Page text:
Brown Vetoes California Hemp Bill, Criticizes Federal Ban

California Gov. Jerry Brown (D) has vetoed a bill that would have allowed farmers in select counties to grow hemp, saying it would subject them to federal prosecution, but in doing so, he lashed out at the federal ban on hemp farming in the US, calling it "absurd."

hemp field at sunrise (
Sponsored by Sen. Mark Leno (D-San Francisco), the bill, Senate Bill 676, would have allowed farmers in four Central California counties to grow industrial hemp for the legal sale of hemp seed, oil, and fiber to manufacturers. The bill specified that hemp must contain less than 0.3% THC, the primary psychoactive ingredient in cannabis, and farmers would have to submit their crops to testing before they go to market.

The bill had mandated an eight-year pilot program that would end in 2020, but not before the California attorney general would issue a report on law enforcement impact and the Hemp Industries Association would issue a report on its economic impact.

But although, like three other hemp bills that have been vetoed in California in the past decade, the bill passed the legislature and had the broadest support of any hemp measure considered in the state, Gov. Brown killed it, citing the federal proscription on hemp farming.

"Federal law clearly establishes that all cannabis plants, including industrial hemp, are marijuana, which is a federally regulated controlled substance," Brown said in his veto message. "Failure to obtain a permit from the US Drug Enforcement Administration prior to growing such plants will subject a California farmer to prosecution," he noted.

"Although I am not signing this measure, I do support a change in federal law," Brown continued. "Products made from hemp -- clothes, food, and bath products -- are legally sold in California every day. It is absurd that hemp is being imported into the state, but our farmers cannot grow it."

Industry groups were not assuaged by Brown's language criticizing the federal hemp ban. In a press release Monday, Vote Hemp and the Hemp Industries Association blasted the veto.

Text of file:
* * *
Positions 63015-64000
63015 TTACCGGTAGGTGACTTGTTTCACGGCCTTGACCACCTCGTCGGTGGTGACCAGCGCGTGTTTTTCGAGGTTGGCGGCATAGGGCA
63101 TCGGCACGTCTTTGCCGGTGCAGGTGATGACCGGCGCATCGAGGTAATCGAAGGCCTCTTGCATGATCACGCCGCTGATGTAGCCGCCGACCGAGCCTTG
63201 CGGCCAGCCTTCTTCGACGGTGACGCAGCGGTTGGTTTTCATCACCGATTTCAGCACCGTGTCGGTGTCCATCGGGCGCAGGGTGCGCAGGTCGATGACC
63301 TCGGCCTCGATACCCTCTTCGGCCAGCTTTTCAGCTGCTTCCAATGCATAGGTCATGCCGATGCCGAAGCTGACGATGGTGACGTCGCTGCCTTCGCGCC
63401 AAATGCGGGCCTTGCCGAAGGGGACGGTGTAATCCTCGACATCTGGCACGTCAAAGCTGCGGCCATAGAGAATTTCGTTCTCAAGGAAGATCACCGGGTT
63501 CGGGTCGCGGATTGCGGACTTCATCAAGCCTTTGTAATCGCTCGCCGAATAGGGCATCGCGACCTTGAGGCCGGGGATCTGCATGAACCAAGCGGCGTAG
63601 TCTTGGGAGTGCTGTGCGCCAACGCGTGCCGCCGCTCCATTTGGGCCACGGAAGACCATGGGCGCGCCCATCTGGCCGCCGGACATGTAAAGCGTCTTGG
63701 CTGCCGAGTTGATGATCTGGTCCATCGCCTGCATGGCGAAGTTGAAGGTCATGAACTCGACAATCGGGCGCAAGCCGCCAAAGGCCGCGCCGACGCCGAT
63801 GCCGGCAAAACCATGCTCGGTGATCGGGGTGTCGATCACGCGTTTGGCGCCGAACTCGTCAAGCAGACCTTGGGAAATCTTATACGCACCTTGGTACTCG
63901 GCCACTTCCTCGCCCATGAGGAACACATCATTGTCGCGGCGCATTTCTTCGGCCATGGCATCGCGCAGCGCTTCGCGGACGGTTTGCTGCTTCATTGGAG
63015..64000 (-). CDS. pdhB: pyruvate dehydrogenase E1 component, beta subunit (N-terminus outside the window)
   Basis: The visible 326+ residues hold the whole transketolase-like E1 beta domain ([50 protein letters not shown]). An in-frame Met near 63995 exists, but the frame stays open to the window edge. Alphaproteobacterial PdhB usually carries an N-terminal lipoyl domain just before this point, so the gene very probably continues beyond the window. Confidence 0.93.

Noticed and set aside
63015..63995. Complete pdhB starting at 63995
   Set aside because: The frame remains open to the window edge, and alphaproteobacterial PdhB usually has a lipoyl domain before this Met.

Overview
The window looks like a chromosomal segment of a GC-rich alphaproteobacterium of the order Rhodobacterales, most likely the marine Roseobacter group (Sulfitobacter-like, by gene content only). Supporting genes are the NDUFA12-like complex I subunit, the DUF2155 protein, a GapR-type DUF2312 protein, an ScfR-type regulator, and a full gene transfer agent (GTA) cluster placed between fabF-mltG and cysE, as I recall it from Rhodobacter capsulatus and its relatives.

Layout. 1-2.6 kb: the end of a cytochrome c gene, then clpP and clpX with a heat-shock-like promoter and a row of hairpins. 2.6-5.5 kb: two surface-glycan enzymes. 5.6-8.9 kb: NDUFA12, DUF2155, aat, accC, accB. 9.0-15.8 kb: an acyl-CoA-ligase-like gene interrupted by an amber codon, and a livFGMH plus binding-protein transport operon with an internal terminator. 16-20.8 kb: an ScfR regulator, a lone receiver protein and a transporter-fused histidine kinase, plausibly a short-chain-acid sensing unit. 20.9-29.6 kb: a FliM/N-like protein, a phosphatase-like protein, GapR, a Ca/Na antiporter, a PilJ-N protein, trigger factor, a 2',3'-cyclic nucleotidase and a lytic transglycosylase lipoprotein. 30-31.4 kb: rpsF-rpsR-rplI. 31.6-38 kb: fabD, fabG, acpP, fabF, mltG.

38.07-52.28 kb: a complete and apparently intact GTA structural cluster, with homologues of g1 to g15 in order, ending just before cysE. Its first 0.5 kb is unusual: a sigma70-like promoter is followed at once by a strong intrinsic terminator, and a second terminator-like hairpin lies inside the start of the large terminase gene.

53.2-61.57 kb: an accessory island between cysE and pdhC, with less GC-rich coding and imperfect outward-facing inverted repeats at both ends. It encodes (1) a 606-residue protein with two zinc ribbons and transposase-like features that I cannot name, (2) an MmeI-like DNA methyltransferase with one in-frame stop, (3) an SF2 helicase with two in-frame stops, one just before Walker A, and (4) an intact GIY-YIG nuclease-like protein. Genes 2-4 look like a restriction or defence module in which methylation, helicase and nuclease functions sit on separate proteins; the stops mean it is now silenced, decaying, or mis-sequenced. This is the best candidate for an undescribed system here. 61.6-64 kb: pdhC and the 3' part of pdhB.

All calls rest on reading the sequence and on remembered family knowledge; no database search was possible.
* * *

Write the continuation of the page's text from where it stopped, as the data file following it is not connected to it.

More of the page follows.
"Vote Hemp and The Hemp Industries Association are extremely disappointed by Gov. Brown's veto. This is a big setback for not only the hemp industry -- but for farmers, businesses, consumers and the California economy as a whole. Hemp is a versatile cash and rotation crop with steadily rising sales as a natural, renewable food and body care ingredient. It's a shame that Gov. Brown agreed that the ban on hemp farming was absurd and yet chose to block a broadly supported effort to add California to the growing list of states that are demanding the return of US hemp farming. There truly was overwhelming bipartisan support for this bill," said Eric Steenstra, president of Vote Hemp and executive director of the HIA.

"After four vetoes in ten years in California, it is clear we lack a governor willing to lead on this important ecological, agricultural and economic issue. We will regroup, strategize and use this veto to our advantage at the federal level," added Vote Hemp Director and co-counsel Patrick Goggin.

The US hemp market is now estimated to be about $420 million in annual retail sales, but manufacturers must turn to foreign suppliers because the DEA, which refuses to differentiate between industrial hemp and recreational and medical marijuana, bars its cultivation here.

Sacramento, CA
United States

Obama DOJ Ratchets Up War Against Medical Marijuana [FEATURE]

Signaling an intensification of federal government targeting of medical marijuana providers, the four US Attorneys in California last Friday announced a campaign of "coordinated enforcement actions targeting the illegal operations of the commercial marijuana industry in California." The announcement came at a Sacramento news conference.

The federal prosecutors said their enforcement actions would rely on pursuing civil forfeiture lawsuits against properties where dispensaries are located, sending threatening letters to dispensary landlords, and criminal prosecutions. The prosecutors said recent dispensary busts in Fresno, Los Angeles, Sacramento and San Diego were part of the enforcement campaign.

The feds said that enforcement actions would vary across regions of the state and that they would be working with federal law enforcement and local officials to crack down. The Department of Justice in Washington made clear that this was not an instance of prosecutors going off the reservation.

"The actions taken today in California by our US Attorneys and their law enforcement partners are consistent with the Department's commitment to enforcing existing federal laws, including the Controlled Substances Act (CSA), in all states," said Deputy Attorney General James Cole. "The department has maintained that we will not focus our investigative and prosecutorial resources on individual patients with serious illnesses like cancer or their immediate caregivers. However, US Attorneys continue to have the authority to prosecute significant violations of the CSA, and related federal laws."

Medical marijuana supporters were quick to charge the Obama administration with waging a renewed war on them and reneging on its promises to not interfere in states where medical marijuana is legal.